Not surprisingly this species is native to Madagascar, which is home to some of the strangest flora and fauna in the world, having been isolated from the rest of the world for 88 million years. Its leaves do not grow much larger than the ones pictured (4″ pot for reference) but it will readily form a larger mound with many individual rosettes. I am growing it in a sphagnum and soil mix (dirty sphag essentially), with season osmocote slow-release fertilizer. It can be propagated easily by cutting up each leaf into 2-4 pieces and laying on a moist potting mix. Sometimes if you plant an entire leaf and stick into the growing medium, it will grow not from the base where you put it in soil, but from the top!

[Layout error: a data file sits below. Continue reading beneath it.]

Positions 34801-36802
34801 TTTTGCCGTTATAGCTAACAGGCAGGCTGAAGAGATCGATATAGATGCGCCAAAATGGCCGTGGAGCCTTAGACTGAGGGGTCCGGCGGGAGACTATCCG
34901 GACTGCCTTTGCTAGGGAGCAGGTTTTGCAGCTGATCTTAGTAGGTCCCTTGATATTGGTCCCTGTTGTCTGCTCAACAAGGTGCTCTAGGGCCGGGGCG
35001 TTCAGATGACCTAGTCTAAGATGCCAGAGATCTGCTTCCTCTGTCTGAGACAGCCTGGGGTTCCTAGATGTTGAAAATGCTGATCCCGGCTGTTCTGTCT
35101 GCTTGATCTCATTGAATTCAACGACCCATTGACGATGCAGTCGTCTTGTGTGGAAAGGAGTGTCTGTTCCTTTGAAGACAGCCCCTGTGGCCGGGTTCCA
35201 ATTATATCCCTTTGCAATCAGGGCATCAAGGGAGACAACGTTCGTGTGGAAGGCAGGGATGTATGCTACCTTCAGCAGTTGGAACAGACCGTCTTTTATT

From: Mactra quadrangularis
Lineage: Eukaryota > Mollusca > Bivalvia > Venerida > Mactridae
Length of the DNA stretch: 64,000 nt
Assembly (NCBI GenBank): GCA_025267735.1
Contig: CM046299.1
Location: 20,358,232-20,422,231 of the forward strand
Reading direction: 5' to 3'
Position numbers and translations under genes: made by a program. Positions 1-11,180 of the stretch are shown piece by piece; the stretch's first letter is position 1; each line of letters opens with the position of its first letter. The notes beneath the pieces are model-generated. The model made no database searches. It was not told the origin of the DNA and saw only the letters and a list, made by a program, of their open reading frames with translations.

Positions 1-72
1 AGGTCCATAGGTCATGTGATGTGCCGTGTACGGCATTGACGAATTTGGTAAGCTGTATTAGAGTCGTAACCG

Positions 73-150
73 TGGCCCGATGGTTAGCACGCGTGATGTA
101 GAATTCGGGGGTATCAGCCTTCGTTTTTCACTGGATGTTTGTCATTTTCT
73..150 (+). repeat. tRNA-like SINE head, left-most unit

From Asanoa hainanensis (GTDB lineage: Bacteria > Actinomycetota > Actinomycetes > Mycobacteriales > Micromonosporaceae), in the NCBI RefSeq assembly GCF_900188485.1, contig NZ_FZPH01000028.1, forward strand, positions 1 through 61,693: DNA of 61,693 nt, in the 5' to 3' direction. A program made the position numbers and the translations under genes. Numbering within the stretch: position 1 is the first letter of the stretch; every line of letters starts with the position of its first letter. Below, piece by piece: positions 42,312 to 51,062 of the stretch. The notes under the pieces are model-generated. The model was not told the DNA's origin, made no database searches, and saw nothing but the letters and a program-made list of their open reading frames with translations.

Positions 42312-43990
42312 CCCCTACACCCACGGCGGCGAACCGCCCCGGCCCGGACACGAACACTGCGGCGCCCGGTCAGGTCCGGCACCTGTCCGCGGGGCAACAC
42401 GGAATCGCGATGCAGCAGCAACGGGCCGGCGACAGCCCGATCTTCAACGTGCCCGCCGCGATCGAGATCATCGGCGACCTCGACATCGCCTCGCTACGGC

Available plants are well rooted and growing in 2″ pots. They have many leaves and will be shipped bare root.
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